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      As a former editor, I’m really happy to see this sort of permanent extension of Wikipedia. Automatic generation of articles or knowledge boxes based on Wikidata is just the sort of ability that is needed to continue scaling the encyclopedic effort. Mere data is so much more inclusive than individual hand-written articles, in the inclusionist/deletionist paradigm.

      The technical paper is pretty good and addresses every concern one might have about the problem. The actual implementation plan looks much more daunting, though.

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        Mere data is so much more inclusive than individual hand-written articles

        That statement is at odds with several statements in the whitepaper, such as

        contributing to Abstract Wikipedia will possibly have a higher bar than contributing to most Wikipedia projects

        and

        compared to natural language the expressivity of Wikidata is extremely limited

        But, more to the point, “mere data” has no meaning in itself. Gathering it is the easiest part of the problem.

        I find the whitepaper almost humorous in how thoroughly it hand-waves its way through a big swath of really thorny problems, while studiously ignoring many others. Not to mention the long history of failed attempts at this particular pipe dream. The first bullet point in the “risks” section says

        Leibniz was neither the first nor the last, but probably the most well-known proponent of a universal language,which he called Characteristica universalis[74]. Umberto Eco wrote an entire book describing the many failures towards this goal [24]. Abstract Wikipedia is indeed firmly within this tradition, and in preparation fort his project we studied numerous predecessors

        … but, you just have to take his word for it, because he doesn’t actually cite any real prior work, let alone do any analysis.

        I’d be willing to take 10:1 odds on this project going nowhere. I sure hope the Wikimedia Foundation doesn’t waste any money on it. They should instead invest in cleaning up their (absolutely terrible) code base.

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          Most Wikipedia projects are the single-language encyclopedias, and most of those have relatively low bars to contribution. The proposal author works on Croatian Wikipedia, and part of the motivation is to gain lots of articles in Croatian with the same structure and details as in English. This leads to the imagined bar for quality; we might imagine that Abstract Wikipedia presentations are capable of generating English Wikipedia Featured Articles, which have one of the highest bars across all of the Foundation’s projects.

          When I say that this move is inclusive, I mean explicitly that the number of articles that can be maintained this way, generalized and template-generated, is strictly greater than the number that can be handwritten. Additionally, some articles that might have been too expensive to write by hand, due to the long-tail effect, might be easy to generate automatically; this could be the future of stubbed articles.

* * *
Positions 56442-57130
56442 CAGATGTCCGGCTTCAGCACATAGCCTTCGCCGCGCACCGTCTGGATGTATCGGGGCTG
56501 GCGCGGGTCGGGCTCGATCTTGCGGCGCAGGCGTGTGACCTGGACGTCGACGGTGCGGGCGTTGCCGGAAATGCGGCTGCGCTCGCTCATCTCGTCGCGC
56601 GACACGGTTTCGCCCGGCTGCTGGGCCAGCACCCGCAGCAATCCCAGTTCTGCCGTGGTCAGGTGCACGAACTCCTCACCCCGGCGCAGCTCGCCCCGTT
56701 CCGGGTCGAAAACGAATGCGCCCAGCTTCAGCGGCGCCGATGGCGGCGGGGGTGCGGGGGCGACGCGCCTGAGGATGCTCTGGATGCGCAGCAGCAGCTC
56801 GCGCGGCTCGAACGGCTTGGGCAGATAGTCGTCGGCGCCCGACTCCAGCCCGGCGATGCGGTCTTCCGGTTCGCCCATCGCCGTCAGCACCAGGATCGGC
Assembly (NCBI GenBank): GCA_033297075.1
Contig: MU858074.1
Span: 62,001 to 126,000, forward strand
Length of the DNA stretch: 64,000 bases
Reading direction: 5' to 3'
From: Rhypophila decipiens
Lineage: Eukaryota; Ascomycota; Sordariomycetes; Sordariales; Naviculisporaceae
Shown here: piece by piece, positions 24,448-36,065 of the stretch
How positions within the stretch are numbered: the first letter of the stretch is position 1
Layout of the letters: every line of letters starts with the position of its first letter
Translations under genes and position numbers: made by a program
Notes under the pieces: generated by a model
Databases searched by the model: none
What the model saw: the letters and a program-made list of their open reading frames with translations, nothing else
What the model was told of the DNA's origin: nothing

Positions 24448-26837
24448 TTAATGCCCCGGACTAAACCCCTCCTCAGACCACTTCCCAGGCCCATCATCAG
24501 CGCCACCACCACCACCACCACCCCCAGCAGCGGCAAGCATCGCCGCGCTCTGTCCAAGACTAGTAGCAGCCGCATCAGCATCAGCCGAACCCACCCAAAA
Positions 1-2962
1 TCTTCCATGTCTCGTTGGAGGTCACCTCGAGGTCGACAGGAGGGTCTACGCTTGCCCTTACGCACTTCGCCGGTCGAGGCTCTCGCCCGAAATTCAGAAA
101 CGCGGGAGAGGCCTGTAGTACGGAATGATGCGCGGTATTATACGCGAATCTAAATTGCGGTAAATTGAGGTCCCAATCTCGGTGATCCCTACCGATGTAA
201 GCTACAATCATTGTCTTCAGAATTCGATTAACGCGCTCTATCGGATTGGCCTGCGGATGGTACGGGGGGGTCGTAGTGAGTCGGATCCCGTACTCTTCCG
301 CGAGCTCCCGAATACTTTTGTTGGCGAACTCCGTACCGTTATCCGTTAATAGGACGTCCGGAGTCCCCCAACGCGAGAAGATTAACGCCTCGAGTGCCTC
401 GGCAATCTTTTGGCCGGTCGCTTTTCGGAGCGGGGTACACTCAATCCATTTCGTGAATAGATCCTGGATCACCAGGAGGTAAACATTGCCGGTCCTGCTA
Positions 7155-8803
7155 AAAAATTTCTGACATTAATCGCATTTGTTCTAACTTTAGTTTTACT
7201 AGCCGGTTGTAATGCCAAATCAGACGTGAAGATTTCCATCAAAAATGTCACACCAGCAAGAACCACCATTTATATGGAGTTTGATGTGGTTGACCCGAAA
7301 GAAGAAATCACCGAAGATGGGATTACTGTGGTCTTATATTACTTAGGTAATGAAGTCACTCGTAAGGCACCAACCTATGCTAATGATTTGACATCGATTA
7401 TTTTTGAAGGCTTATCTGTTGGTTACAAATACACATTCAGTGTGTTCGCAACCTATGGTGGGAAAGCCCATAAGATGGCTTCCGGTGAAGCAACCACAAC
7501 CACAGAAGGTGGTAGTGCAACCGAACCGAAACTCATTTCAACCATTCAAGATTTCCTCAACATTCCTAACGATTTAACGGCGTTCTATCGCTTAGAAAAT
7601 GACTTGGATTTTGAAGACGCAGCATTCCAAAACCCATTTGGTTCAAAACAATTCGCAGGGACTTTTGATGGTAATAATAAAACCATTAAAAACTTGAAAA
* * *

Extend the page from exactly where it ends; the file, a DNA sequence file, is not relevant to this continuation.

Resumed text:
Wikidata is highly structured. While any single datum is not meaningful, the structure between data can be recovered. If we look at a particularly famous datum representing a famous author, we can see that each piece of associated data is structured as a span which connects the author, by each resepctive relation, to each respective associated datum. Also, citation is built directly into the structure.

          This structure of spans gives a well-studied category which generalizes Rel, the category of sets and relations. (Details are at the nCat page on spans.) The upshot is that we can do all of our ordinary relational algebra on Wikidata. While I’m not a fan of SPARQL, there is a well-documented SPARQL interface to Wikidata.

          Hm, ten-to-one is about 91%, which is just over one nine. I would take one nine’s belief that this effort, or something extremely similar with the same design and goals, replaces the knowledge-box construction that’s currently used across Wikipedia. Those boxes are built from MediaWiki templates, which is nice for letting ordinary editors work on them, but perhaps they could start to be built from Wikidata queries instead. Now, as to replacing actual article generation on any single-language Wikipedia, I’d say less than one nine. This is a grand design that needs to achieve many intermediate steps in order to even possibly succeed.

          I think we all know that MediaWiki will never be replaced, and also that nothing short of a full rewrite can fix its architectural issues. I don’t like it either.

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        Very interesting. I would definitely try to use Grammatical Framework for a prototype, since its “resource grammars” for natural languages represent a ton of usable linguistic work. It’s very briefly cited in the technical paper but only to say that functional languages are promising for language generation. Indeed GF works today and has a pleasant formalism.

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          Whenever I see something like this all I can think is: Fuck translation. Make everyone use English.

          Good command of English is almost necessary for lots of things and definitely incredibly useful. Make people practice and let’s all benefit from not needing translations anymore.

          English is also the best of the widespread languages to standardize on.

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            The plan does not seem possible. Did anybody already create a turing complete language “from scratch” in less than one year?